This paper discusses how contemporary changes in knowledge cultures and practices alter conditions for student learning in higher education and what this may imply for research on student learning. Drawing on perspectives from social studies of knowledge, it is argued that the general emphasis on science in society generates an increased research orientation also in professional programs and brings with it a focus not only on science-based knowledge but also on the investigative processes through which knowledge is produced and validated. Changes are also related to the emergence of advanced technologies that allow knowledge to circulate quickly in information networks. On its way, knowledge in such “global forms” provides new arenas for engagement as well as resources for community formation. As a result, environments for learning become extended and comprise a multitude of sites and practices that may coexist and interact in complex ways. To understand how students of today are inducted into expert cultures and develop expertise is thus an important topic for research. The paper examines how these issues have been addressed in research on student learning and suggests that analytical perspectives and resources developed within social studies of science may be employed to supplement existing research.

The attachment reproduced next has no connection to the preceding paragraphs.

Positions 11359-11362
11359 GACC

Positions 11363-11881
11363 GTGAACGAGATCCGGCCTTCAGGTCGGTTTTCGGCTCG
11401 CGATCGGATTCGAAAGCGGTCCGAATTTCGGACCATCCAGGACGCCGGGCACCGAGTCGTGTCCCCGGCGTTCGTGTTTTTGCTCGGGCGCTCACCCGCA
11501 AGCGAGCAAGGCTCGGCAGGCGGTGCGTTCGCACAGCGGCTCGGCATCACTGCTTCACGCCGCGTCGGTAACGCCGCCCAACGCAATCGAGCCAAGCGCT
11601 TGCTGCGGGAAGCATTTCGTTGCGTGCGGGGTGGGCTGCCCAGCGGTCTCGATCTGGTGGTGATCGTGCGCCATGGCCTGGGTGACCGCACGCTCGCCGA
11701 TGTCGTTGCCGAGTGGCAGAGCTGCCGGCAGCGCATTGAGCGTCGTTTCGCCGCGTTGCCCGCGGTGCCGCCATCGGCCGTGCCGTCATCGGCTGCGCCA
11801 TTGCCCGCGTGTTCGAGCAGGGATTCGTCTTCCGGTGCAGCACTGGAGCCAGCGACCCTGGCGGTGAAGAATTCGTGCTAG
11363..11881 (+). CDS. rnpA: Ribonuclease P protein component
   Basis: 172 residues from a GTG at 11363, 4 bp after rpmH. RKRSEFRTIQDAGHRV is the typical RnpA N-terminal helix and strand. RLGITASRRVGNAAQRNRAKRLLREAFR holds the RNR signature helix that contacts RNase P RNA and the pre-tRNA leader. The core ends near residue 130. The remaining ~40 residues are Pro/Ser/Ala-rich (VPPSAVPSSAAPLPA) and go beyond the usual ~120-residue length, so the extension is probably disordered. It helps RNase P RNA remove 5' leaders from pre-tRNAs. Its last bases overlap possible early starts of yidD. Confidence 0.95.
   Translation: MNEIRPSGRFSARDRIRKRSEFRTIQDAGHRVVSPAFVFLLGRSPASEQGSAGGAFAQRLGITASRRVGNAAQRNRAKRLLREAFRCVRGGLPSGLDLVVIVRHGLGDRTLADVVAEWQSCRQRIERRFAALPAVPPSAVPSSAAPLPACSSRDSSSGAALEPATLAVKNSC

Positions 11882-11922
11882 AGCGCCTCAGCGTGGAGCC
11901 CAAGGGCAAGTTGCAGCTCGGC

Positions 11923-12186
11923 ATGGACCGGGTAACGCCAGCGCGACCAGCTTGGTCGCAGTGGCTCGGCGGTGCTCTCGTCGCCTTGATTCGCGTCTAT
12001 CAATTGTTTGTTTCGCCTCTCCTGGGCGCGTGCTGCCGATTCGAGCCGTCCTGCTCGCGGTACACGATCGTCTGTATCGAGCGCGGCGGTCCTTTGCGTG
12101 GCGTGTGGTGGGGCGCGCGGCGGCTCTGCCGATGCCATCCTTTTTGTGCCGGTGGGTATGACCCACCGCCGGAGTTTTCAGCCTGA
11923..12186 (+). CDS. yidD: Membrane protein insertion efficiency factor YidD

October 1, 2012
Research and Occasional Papers Series (ROPS)
CHANGES IN KNOWLEDGE CULTURES AND RESEARCH ON STUDENT LEARNING by Monika Nerland. CSHE. 14.12 (October 2012)